Insights is a weekly series featuring entertainment industry veteran David Bloom. It represents an experiment of sorts in digital-age journalism and audience engagement with a focus on the intersection of entertainment and technology, an area that David has written about and thought about and been part of in various career incarnations for much of the past 25 years. David welcomes your thoughts, perspectives, calumnies, and kudos at david@tubefilter.com, or on Twitter @DavidBloom.


Tucked into Apple’s many software updates this past week was one interesting addition: a dramatically enhanced, stand-alone section for music videos, available only through its Apple Music subscription service. It’s like Apple is trying to become the modern-day MTV, with way more choice about what good stuff to watch.

Now, I’m waiting to see if this also becomes where Apple launches a service for, you know, video videos, as it gets ready to out-Netflix Netflix. It’s part of a larger entertainment business trend, moving decisively away from physical products or digital downloads to a streamable future.

Apple’s new music-video section launched with exclusives from such big names as Anderson.Paak, Beck, A Tribe Called Quest, and The Chainsmokers. There’s a “just added” group of ancient videos from classic rock stalwarts Def Leppard, and an artist spotlight on the omnipresent Drake.

The new section also includes video playlists themed around a gratifyingly diverse set of genres and eras (“‘80s New Wave Videos,” “‘00s Video Hits,” “Today’s Country,” “La Formula Videos”). Still another segment includes broad selections of recent videos by major genres (hip hop, pop, country and “essential ‘80s”)

That all feels like the best of MTV in its prime, plus successors filling programming holes: Headbangers Ball? Check. Yo! MTV Raps? Check. Everything else contemporary, except country? Check. VH-1 oldies? Check. Country Music Television? Check.

Apple’s music video initiative, for all its breadth, almost certainly won’t be as culturally convulsive as the original MTV, which transfixed 1980s teens before slowly sliding into irrelevance under Philippe Dauman’s disastrous Viacom “leadership.”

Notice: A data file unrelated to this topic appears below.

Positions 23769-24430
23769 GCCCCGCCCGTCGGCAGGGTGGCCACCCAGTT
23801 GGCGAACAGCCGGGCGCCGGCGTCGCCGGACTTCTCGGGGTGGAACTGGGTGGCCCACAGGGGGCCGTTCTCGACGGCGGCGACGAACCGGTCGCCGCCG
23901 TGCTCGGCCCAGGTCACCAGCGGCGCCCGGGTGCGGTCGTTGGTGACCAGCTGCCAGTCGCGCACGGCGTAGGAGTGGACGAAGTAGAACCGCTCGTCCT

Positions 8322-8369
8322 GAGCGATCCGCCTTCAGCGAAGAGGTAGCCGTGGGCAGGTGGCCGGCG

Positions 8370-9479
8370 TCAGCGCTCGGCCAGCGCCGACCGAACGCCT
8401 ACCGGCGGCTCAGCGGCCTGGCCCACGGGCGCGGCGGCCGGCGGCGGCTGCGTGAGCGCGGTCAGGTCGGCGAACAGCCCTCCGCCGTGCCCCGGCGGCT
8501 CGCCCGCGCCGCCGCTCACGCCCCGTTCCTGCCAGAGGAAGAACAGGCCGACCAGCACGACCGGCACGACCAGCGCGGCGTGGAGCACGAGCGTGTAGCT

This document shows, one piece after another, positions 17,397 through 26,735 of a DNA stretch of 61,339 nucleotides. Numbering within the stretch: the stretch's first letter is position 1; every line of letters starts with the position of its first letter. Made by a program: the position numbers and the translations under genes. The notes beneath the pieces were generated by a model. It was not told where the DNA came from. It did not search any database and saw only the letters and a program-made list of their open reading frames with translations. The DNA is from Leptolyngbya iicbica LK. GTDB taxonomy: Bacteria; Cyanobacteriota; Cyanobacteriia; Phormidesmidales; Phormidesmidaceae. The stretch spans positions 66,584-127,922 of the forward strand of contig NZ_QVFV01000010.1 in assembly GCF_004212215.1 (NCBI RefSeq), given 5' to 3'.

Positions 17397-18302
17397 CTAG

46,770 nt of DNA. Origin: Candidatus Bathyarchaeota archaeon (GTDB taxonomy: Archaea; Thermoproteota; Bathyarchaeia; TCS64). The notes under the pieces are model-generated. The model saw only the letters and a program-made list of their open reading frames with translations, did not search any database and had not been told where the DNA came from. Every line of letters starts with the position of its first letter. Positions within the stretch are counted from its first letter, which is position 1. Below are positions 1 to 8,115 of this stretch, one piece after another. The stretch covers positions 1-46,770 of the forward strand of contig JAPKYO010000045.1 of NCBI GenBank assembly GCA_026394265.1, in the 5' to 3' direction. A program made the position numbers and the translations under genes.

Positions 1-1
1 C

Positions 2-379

First of all, Apple Music only had about 36 million subscribers at last report, though it’s fast overtaking Spotify in the United States.

By comparison, back in the early 1990s, MTV was on nearly every cable-TV box in the country. And between then and now, we’ve seen music turned inside out repeatedly, thanks to the Internet, Napster, Bit Torrent, YouTube, Vevo, Spotify and Apple’s own iTunes Store, iPod, and iPhone. It’ll be difficult for anyone to transform the business for awhile, I think.

Nonetheless, the new Apple offering comes at a propitious time. The music industry is finally back, kind of, according to the Recording Industry Association of America. Its just-released 2017 figures show a second year of substantive revenue growth, though the organization subtitled its news release “Fragile Recovery Continues.”

All told, revenues grew 16.5% to $8.7 billion, 80% from digital services. Revenue from the fast-growing paid streaming services such as Apple Music and Spotify shot up 43%, to $5.7 billion. Digital downloads, CDs, and most other music sales are down (though lovers of old wax will be unduly excited to hear vinyl record sales hit $395 million last year, that’s still chickenfeed).

“We‘re delighted by the progress so far, but to put the numbers in context, these two years of growth only return the business to 60% of its peak size — about where it stood ten years ago — and that’s ignoring inflation,” said Cary Sherman, the RIAA chairman and CEO, in a letter accompanying the report.

It’s easy to read the Apple music video move as another step in weaning itself and its customers from downloads, long the core of the iTunes Store.

Less clear is whether Apple Music will eventually feature those dozen pricey TV series Apple has commissioned from notables such as Reese Witherspoon and Ron Moore (of Battlestar Galactica fame). Latest word is the shows begin arriving next March. Apple has yet to say where you’ll be able to watch them. As they used to say in TV, stay tuned.

Meanwhile, more competition is coming. Chinese video-streaming service iQiyi debuted this week on Nasdaq, to an initial valuation of $11 billion.

Disney is launching its subscription service next year. The Diffusion Group predicts every other “major” channel will join Disney with a streaming app by 2022. Spotify continues its $17 billion (or more?!) direct public offering process, though it’s gotten out of the original programming business.

And as March comes to an end, thought former music exec Lyor Cohen won’t make a self-imposed deadline to roll out the latest Google subscription music service, it’s coming. And Vevo, Google’s partnership with the major labels, already has lots of music videos. I think Google already has, more or less, three other ways to pay for music streams or downloads, but maybe Lyor’s baby will stick in ways the others haven’t.

Also this week, Amazon notified me this week to retrieve any songs I had uploaded for free playback onto its online music service. Amazon also reminded me about the free music streaming I keep forgetting I have as a Prime subscriber.

It’s safe to say everyone is moving beyond downloads to streaming in the music business. That’s despite market leader Spotify’s prodigious losses last year. Maybe music streaming isn’t a great business.

As Apple moves to music videos now and video videos later, maybe they just won’t care, as long as you keep subscribing to Apple Music (and maybe Apple Video), and buying those iPhones.

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